The building that used to be the prison for revolutionaries, turned into a museum this year, stands as a quiet warning. The government is talking about redeveloping the Casbah, even though it has been a UNESCO heritage site since 1992. Their (not very well-)hidden agenda is to turn it into a hotel district. Murad, a teacher, tells us bitterly that there are few politicians actually from Algiers, so that they aren’t able to figure out how to add value to the Casbah starting from the families who live there. Leaving the area, one arrives in front of the National Theater, where there is what one might call the city’s “stock exchange”: loud merchants under the arcades exchanging foreign currencies to dinars, all out in the open and at better rates than the banks.
The Che Guevara Boulevard (named in honor of his speech in Algiers in 1964) is very close, and from there one can reach the district of Bab El Oued, one of the most popular areas, with its tall buildings adorned with satellite aerials. As in most of the city, few shops remain open after 9pm, and there are even fewer people on the streets. At most, one sees men sitting at crossroads, playing dominoes and enjoying the sea breeze. No women though.
One finds a marked contrast with Bab El Oued in the Sidi Yahia neighborhood, featuring a large avenue with shop windows and restaurants, where a woman wearing a shorter skirt or smoking a cigarette alone can go unnoticed. In general, women have more rights here than in other countries in North Africa—on paper, they are allowed to do almost anything. However, only those from the upper class are able, for example, to divorce without running the risk of finding themselves without any form of support.
Still, there are the all-male establishments where one can get a beer: the tbarna, rare and discreet, with black doors, without any signs and where one is allowed to enter only after being looked over through the peephole. Inside, at first you feel like you’re under surveillance, and there is an atmosphere of suspicion. Kaddour tells me that this is a legacy from the terrorism period, and that before you could even buy alcohol in front of a mosque: “Everyone drinks, but they hide.” Kaddour, a trader, describes Algiers as a world unto itself, more closed off than, for example, Kabylie, where the inhabitants of Algiers go to have fun.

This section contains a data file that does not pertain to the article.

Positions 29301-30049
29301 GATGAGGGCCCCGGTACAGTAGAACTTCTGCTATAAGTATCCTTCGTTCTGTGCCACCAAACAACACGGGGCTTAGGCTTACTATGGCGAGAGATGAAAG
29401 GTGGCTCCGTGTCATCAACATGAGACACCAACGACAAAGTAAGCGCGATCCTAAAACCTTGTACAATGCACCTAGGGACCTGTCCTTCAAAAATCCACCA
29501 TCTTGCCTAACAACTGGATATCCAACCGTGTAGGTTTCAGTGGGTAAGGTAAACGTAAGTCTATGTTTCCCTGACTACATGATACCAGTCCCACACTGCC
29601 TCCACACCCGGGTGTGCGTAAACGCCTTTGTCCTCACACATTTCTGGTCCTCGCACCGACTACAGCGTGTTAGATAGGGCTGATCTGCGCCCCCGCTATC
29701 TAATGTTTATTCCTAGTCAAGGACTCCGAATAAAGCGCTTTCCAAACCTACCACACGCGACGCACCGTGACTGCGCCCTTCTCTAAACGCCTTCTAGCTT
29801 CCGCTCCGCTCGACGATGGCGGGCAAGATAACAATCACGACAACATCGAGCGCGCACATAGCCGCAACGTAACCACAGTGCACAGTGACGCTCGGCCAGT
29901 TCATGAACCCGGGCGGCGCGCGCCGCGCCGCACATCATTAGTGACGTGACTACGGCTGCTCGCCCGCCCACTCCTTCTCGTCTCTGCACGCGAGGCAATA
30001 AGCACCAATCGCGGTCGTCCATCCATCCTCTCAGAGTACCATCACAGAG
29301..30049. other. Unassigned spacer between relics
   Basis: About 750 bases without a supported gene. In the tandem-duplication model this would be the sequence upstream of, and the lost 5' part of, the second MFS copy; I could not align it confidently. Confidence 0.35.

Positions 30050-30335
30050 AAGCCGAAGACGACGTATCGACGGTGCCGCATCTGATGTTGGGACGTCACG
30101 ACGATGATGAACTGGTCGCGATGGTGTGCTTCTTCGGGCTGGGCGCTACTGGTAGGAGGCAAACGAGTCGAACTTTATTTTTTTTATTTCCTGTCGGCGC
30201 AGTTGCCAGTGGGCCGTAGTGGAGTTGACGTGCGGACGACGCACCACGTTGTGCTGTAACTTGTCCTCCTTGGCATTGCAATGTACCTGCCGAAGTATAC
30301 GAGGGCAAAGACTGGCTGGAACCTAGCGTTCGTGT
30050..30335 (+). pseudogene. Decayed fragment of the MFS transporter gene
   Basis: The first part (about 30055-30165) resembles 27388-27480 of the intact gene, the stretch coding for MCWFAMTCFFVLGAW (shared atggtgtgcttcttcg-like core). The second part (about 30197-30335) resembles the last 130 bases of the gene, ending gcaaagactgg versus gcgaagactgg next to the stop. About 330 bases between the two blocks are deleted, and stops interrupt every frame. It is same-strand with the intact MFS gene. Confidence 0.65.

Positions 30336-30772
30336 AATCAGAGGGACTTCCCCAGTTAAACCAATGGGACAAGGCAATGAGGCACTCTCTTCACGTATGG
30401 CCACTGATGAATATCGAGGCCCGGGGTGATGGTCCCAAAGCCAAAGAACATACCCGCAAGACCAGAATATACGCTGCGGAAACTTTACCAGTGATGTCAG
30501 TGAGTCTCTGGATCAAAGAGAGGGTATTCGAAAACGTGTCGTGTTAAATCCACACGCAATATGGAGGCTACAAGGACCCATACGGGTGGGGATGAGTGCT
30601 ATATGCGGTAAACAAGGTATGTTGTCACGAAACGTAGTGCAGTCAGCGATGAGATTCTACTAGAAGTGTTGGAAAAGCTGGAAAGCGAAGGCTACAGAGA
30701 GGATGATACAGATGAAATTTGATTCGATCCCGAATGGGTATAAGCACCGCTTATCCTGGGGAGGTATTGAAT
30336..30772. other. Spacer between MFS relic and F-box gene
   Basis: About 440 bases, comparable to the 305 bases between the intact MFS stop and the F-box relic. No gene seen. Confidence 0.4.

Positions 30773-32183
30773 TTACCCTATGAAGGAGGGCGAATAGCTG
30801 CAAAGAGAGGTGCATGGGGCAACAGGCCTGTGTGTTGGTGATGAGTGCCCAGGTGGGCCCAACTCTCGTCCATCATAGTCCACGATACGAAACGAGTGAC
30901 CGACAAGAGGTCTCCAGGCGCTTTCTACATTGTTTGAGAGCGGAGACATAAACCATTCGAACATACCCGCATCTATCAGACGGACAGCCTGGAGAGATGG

It is a closed-off country, led by President Bouteflika of the FLN since 1999, but one where there doesn’t seem to be much danger from radicalism: “There is a strong religious feeling, but we had 200,000 dead some years back. No one wants to start counting bodies again.”
The public distrust can also be seen in the turnout for the last elections in May 2017, when just over 30 percent of eligible voters showed up at the polls, electing the men already in power. It is as if a balance is missing in Algiers between the equilibrium of tolerance and the dramatic periods of acceleration in its history—a city with a moral impetus at its core, which is now being spent in social contradictions.
Quick deportations and “racial” arrests
Earlier this year, Human Rights Watch denounced the deportations from Algeria of hundreds of people coming from the sub-Saharan region, including asylum seekers and minors. The International Rescue Committee has estimated that some 3,000 have already been deported in 2018. Algeria, historically a country from which people would emigrate to Europe, is not accustomed to being on the receiving end of migratory waves, and a social milieu tinged with racism only makes it worse.
According to Amnesty International, arrests are being made in Algiers and its suburbs based on racial profiling. Thousands of these refugees are fleeing the war in Mali, in which Burkina Faso and Nigeria are also involved, having decided to brave the Algerian desert instead of venturing into the chaos of Libya. Here, they risk two months in prison for illegal immigration, and there is no possibility to obtain residence permits or legalize their situation. HRW has collected testimony of the violence and inhuman conditions in which migrants are detained at Zeralda (30 km from the capital) and in the detention camp at Tamanrasset (on the border with Nigeria).